Delayed response should be your default mode when you are sick. The next best tool is to delegate tasks to someone else. This obviously gets sticky. You may think that there is a danger that the person you delegate the task to might do a better job than you would have. From the company’s point of view, this would be a beneficial result. You might see yourself as allowing a potential rival to replace you at your job because you feel more vulnerable when you are sick. Instead, assign him the report, help him with it and commend him if he did a good job. Your ability to recognize rising corporate talent will be rewarded in most forward-looking organizations. This supposed negative can be turned into a positive for you both.

Diversify Activities

While stuck at home, plan your work and everyday activities to be diverse. This keeps your body moving, may get you out of the house (say doing yardwork) for a period and provide periods of work and entertainment during your illness. Try to make your activities less prison-like. Maybe there are a series of fix-it items that you have been planning to do. You are certainly going to need to clean up after yourself, which may be an even more unwelcome task than usual. The keeping-moving part of this recovery is vital. You may not be able to resume your exercise program, but try to do something even if only for a few minutes every day. Be especially careful when moving things, as you will tend to drop things much more often, including laptops. You do not want to lose something that you have worked hard to complete because you dropped the device you wrote it on or spilled a cup of coffee on it.

Delay Responses to Get Rest

Just as you work when you can, you must also rest when you can. This illness is interrupting your sleep. If your bug has kept you up most of the night and finally at daylight you have fought through your last coughing episode, go back to bed. When you awake and feel better, then do some serious work for as long as possible. When your symptoms come back, take another round of medications. When the vomiting, etc. is over and you are physically and mentally hurting, REST. Even if you are a younger person with the faster recouping power of youth, rest is vital for your recovery. This makes for an irregular, unpredictable work day, and your disease-permitted work periods will be intermittent and irregular. Typically, it will take you at least twice as long to accomplish things that you would usually do, and at times you might only be able to do half as much. Accept this as your new normal until you are back on your feet.

Complete the Task at Hand

Complex multi-tasking is not something to attempt when you are ill. Make it a point to complete the task at hand, before moving to another. Colds, flu and fevers tend to make one even more forgetful than usual. The old standby of writing it down and crossing it off still works. Make lists and use them. Perhaps you now keep such things electronically on your phone, but even having a sheet of paper taped on the refrigerator door can be a considerable aid in getting needed things done and keeping track of how your day is going.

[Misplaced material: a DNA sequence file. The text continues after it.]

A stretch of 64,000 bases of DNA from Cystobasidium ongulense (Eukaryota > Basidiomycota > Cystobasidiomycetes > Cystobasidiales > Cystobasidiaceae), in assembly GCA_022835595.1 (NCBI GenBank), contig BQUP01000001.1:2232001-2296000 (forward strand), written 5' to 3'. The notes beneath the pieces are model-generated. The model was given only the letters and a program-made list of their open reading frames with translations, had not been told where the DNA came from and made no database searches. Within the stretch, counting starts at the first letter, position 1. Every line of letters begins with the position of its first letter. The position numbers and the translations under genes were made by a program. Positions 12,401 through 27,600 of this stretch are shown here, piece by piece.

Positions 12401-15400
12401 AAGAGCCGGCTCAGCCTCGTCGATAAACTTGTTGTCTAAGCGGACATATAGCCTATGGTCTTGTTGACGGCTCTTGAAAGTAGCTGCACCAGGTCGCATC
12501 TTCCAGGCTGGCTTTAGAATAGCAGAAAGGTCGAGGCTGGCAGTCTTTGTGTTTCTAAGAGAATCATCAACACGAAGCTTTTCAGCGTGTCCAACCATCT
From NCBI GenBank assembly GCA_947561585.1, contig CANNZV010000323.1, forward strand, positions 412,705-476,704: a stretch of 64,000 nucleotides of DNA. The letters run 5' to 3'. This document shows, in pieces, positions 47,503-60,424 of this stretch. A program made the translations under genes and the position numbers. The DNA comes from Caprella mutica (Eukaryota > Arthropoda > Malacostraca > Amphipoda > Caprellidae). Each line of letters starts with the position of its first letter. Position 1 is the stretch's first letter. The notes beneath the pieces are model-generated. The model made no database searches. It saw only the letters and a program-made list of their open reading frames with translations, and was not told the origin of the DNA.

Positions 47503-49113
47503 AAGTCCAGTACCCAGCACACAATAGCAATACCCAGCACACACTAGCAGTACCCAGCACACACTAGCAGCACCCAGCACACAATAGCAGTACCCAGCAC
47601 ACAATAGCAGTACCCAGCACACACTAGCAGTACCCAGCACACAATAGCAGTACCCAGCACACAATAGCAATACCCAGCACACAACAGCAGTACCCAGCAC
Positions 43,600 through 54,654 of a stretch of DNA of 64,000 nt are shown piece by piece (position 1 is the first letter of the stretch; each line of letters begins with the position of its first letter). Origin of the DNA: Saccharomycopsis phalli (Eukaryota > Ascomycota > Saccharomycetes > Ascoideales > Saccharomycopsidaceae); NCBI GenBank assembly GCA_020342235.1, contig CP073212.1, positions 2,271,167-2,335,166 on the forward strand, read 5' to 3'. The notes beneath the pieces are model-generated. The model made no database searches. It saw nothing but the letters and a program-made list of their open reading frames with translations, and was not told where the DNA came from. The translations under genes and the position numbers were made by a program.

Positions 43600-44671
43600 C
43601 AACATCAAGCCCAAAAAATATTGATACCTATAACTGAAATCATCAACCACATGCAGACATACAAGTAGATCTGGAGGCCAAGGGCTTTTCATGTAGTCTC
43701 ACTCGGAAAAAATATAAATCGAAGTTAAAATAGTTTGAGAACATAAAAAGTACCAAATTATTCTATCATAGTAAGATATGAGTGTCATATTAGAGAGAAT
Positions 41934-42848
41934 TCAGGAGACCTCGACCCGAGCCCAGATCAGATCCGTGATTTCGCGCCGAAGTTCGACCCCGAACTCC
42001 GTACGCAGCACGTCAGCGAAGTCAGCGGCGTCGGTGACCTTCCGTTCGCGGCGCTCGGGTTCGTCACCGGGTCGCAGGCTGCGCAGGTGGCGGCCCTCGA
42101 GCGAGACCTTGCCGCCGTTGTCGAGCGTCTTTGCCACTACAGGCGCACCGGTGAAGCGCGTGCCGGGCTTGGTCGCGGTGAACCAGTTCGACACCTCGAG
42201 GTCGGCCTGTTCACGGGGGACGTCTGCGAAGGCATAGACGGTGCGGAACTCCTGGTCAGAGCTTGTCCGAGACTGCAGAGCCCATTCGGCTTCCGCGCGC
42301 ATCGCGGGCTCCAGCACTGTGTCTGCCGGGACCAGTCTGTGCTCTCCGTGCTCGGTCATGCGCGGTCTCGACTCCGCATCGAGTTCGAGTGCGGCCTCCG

Stressed Systems and Creativity

One aspect of a stressed system is that it provokes creativity, which may or may not be directed towards workplace issues. Look out for this and record these events as they occur. These flights of mental fancy might be artistic expressions in different directions or in fields that you do not usually think about. These creative thoughts may have commercial value if properly developed. What they do psychologically is to provide mental rewards and relaxations. Allow them to work for you.

Thinking About Another Job

If you are stuck in a job/s where you are just getting by, your sick days may be the only time you have to seriously investigate the possibilities of starting your own company which is the thrust of my newest business book, Create Your Own Job Security: Plan to Start Your Own Business at Midlife. In this new book I tell how to sort out business possibilities and select those that you can implement immediately, others that take more time and perhaps ultimately discover your “business of passion,” that may sustain you throughout your entire life. In today’s global e-commerce world, anyone, anywhere can start a business that might someday evolve into a multi-million dollar enterprise. Even if your goals are not that lofty, the book explains in detail how to raise immediate cash, invest in your own future and alter your approaches to reach your present and future life goals. This book is available from and from your local bookstores. I will be giving a free two hour seminar Create Your Own Job in Augusta, Georgia, on March 15, 2019. Go to for details.

Author's Bio: 

Wm. Hovey Smith is a registered Professional Geologist in Georgia. He is or has been a member of several writers’ organizations including the Professional Outdoor Media Association (POMA), the Outdoor Writers Association of America (OWAA) and the Georgia Outdoor Writers Association (GOWA). He is the author of 18 books with his most recent title being “Create Your Own Job Security: Plan to Start Your Own Business at Midlife.” He has been a radio host and does public speaking on work and environmental topics with appearances in the U.S., Europe and China. He is an active blogger and the producer of over 725 YouTube videos on outdoor and business topics.